Starting Point for Understanding

We know something about our unbelieving friends.

Vanity Fare (2)

I have seen all the works that are done under the sun; and indeed, all is vanity and grasping for the wind.Ecclesiastes 1.14

Made in God’s image
We will not succeed in communicating the Good News of Jesus to our secular age if we refuse to understand their worldview, and the ways that worldview shapes their daily lives.

But this does not mean that we agree with the secular worldview, nor that, in our approach to our secular neighbors and friends, we will allow their views or opinions to dictate the terms of our conversation. It further does not mean that we will ever be content for our unbelieving friends and neighbors simply to believe whatever they want, without urging them to reckon with the truth that is in Jesus.

The secular person has concluded that God is not relevant for his life. If we grant this conclusion, we will not make the effort to show Christ’s love or urge our neighbors to believe in Him. We would simply leave them alone.

But in fact, this is precisely where many Christians are in our day. They are allowing their unbelieving friends and co-workers to pipe the tune of conversation. They don’t want to hear about God – or at least, so we suppose – so we oblige them by declining to initiate conversations on spiritual matters. We keep our religion to ourselves, because we do not understand that our secular colleagues are image-bearers of God, no less than we, and that they will not find any lasting peace, purpose, or joy in life apart from a relationship with their Creator and Lord.

We know something about our unbelieving contemporaries which they deny, but cannot escape: They are made in God’s image, and they will only realize full and abundant life as that image is revived, renewed, and refurbished through believing in and following Jesus Christ. This must be the starting point of all our efforts to understand the times and know what we as Christ’s ambassadors must do.

Solomon understood this, and he urged us not to lose sight of this important fact.

The tough questions
The starting and ending point of secular thinking is that there is no God, no spiritual realm, nothing beyond what we can see, feel, hear, taste, and touch. All that exists reduces to some form of matter or energy. “The cosmos is all there is or was or ever will be,” as the late Carl Sagan limned the secularist’s basic presupposition.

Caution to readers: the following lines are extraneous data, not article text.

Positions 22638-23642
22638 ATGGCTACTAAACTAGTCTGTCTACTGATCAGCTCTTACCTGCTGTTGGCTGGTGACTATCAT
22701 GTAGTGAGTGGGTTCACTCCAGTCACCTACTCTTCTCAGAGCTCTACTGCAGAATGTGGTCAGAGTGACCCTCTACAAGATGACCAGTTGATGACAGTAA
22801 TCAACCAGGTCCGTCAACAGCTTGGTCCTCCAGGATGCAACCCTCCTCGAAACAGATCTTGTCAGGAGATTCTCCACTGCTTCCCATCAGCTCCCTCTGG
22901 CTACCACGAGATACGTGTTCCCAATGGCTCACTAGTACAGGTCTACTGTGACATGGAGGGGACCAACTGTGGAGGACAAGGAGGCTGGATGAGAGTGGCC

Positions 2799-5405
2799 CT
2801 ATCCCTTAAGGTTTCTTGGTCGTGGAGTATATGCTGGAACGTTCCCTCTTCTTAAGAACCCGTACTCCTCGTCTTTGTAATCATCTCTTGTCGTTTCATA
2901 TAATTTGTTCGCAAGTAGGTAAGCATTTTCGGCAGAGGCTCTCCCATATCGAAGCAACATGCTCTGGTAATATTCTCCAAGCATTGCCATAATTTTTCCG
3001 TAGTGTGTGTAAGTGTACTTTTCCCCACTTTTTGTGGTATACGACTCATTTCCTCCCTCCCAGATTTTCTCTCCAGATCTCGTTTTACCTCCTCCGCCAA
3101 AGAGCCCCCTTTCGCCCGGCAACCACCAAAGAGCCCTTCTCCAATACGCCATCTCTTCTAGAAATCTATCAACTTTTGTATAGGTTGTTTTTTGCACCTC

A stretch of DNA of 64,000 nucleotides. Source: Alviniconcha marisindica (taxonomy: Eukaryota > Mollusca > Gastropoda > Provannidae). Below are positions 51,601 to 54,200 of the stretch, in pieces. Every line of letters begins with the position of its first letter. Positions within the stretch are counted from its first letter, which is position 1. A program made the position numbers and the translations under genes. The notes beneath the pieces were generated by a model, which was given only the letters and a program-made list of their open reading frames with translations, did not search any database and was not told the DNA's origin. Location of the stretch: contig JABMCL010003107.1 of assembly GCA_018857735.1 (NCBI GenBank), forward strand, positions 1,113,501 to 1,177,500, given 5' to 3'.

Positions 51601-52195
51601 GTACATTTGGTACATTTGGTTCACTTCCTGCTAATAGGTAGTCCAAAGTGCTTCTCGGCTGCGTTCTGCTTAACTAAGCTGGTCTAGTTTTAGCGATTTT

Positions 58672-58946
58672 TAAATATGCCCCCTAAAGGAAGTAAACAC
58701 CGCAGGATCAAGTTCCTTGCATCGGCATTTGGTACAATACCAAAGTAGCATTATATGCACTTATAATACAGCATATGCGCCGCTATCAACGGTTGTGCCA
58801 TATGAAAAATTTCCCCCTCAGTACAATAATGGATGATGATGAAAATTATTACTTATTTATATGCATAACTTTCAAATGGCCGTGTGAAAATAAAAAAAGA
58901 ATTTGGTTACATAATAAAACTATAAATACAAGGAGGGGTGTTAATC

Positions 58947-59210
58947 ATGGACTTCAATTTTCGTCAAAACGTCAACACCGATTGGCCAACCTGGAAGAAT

But even though one may start with only himself and the material world, he must nevertheless address the tough questions of life: Who am I? Where did I come from? What kind of being am I? Why am I here? Where is it all going? And so forth. Something in us wants to know the answers to these questions, as reams of literature, an unending chorus of pop music, and miles of cinematic film have repeatedly shown.

Animals do not ask such questions. Human beings are not animals. Human beings are homo sapiens – the creature who knows. People are engaged, if only to some extent, in a conscious quest to understand themselves and their world, and to make sense and meaning out of their experience. Our secular neighbors may deny the Biblical teaching about the image of God in people, but they cannot escape the reality of that image, or the quest for knowing it engenders.

Solomon on life without God
Solomon’s decline into a form of secular thinking was a gradual process, as, indeed, it has been in the Western world. We can see in his experience a distant mirror of our own since the days of the philosophes.

Having achieved the pinnacle of wealth and success, Solomon began to think too highly of himself and his achievements (Eccl. 2.1-9). This led him to speculations about the world and experiments concerning his place in it that rejected the revelation of God and relied on the strength of observation, reason, and experience.